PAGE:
Design & Design Thinking: An Introduction

What is design thinking? On the surface this is an easy question to answer but in reality the concept takes deep probing to develop a full understanding.  The term design thinking has gained considerable attention over the past decade in a variety of contexts, recognising that design is now central to innovation (Kimbell, 2012) – and is making its way into the educational sector in response to the phenomenal amount of knowledge now available to all learners.  It is seen as being a 21st Century Skill to be developed by educators and students alike. It is worth stating that what design thinking is supposed to be is not well understood (Kimbell, 2012). So as a point of reflection it is well worth listening to Tim Brown speak of design and design thinking (TedTalks, 2009). While listening to Brown’s oration try to marry his thoughts with your educational space and the problems you and your students are faced with.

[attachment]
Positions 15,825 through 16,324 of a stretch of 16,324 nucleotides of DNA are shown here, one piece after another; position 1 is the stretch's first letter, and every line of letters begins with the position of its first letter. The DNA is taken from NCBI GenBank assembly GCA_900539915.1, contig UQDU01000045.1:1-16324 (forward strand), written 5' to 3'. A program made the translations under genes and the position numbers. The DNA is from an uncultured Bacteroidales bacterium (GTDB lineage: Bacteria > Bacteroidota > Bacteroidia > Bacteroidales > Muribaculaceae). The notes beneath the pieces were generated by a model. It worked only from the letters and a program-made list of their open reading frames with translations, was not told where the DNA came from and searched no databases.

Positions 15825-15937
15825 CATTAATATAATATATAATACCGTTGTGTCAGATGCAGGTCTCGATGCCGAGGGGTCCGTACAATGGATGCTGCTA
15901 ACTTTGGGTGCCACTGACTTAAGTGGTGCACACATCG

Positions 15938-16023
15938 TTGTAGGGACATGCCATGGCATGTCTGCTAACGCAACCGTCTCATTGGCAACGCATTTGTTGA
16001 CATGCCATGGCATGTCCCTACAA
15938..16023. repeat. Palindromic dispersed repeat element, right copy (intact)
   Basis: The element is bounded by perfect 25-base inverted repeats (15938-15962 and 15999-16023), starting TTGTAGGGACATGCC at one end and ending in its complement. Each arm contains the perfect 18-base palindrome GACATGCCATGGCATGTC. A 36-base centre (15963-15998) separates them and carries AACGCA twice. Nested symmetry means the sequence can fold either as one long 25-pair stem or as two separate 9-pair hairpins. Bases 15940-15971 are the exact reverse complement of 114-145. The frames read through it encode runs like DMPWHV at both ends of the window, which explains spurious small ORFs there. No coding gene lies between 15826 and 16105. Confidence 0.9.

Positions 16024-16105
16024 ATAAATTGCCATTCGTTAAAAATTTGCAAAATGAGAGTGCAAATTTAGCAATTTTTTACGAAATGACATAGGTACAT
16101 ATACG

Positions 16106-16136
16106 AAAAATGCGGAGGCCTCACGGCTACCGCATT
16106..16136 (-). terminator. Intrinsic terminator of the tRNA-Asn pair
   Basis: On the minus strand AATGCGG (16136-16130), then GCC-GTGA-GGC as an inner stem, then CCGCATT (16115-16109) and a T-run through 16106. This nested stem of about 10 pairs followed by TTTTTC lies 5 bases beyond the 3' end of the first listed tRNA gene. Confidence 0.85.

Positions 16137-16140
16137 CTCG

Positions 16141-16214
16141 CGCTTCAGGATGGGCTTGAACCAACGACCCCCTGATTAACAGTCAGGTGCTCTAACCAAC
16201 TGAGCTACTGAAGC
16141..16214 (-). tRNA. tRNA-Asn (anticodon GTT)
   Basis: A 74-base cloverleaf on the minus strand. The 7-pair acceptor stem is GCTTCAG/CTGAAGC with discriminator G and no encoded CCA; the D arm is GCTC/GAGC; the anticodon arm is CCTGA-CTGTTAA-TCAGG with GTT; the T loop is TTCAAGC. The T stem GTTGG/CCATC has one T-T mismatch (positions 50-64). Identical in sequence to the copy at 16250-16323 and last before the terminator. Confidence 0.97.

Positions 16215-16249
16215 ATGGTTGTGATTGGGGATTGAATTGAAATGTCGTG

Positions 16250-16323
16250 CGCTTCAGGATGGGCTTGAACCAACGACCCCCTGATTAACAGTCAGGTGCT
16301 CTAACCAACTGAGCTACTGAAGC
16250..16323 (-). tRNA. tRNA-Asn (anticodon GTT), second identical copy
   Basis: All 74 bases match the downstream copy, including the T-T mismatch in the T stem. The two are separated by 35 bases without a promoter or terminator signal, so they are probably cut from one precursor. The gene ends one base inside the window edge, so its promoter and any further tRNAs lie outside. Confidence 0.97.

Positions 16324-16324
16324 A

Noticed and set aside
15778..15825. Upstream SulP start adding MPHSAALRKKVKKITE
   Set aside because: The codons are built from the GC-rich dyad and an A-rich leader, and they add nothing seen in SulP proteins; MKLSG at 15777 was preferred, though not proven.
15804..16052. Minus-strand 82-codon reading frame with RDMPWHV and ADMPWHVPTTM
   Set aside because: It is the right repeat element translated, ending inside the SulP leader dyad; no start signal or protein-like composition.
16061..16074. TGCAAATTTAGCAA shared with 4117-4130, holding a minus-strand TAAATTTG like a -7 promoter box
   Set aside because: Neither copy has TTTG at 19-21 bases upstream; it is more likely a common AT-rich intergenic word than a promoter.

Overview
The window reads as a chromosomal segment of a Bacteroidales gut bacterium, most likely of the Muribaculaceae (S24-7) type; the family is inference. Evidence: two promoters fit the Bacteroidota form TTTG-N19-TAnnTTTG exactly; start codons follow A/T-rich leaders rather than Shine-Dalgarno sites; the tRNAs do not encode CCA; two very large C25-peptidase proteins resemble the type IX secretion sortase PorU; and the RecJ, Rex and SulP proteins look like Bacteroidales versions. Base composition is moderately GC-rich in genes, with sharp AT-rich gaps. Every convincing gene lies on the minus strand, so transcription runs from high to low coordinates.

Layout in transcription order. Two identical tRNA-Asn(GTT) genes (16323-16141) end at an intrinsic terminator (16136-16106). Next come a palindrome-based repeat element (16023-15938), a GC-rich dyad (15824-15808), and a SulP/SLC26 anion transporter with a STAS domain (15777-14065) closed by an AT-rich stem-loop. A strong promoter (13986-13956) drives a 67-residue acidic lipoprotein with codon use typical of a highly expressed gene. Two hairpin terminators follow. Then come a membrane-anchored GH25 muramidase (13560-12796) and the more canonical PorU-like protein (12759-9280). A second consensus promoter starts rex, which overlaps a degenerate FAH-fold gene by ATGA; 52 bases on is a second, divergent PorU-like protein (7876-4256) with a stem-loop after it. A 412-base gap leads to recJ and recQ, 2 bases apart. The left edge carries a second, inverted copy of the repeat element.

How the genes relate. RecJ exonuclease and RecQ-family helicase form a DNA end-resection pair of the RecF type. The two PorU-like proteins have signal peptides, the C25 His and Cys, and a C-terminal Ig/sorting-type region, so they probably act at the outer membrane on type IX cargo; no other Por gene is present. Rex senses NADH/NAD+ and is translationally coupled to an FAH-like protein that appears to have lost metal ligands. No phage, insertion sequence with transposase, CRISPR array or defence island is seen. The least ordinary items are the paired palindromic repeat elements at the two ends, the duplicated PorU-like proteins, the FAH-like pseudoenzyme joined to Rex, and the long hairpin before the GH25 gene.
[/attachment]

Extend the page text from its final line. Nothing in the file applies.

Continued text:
Some important points:

Brown tells us that design is more about aesthetics, image and fashion. Design is about solving big problems … global warming, healthcare and amongst other things education. It is about exploring the concept of participation, which has huge implications in education – as we try to design participatory pedagogies. Thus, thought leaders in design are declaring that design is now too important to be left to designers (Brown & Katz, 2011) and that we can all be designers, students and teachers alike.

References: –

Brown, T., & Katz, B. (2011). Change by design. Journal of product innovation management, 28(3), 381-383.

Kimbell, L. (2012). Rethinking design thinking: Part II. Design and Culture, 4(2), 129-148. http://www.designstudiesforum.org/dsf/wp-content/uploads/2012/06/kimbell2-berg.pdf

TedTalks (2009). Tim Brown urges designers to think big. Retrieved from http://youtu.be/UAinLaT42xY

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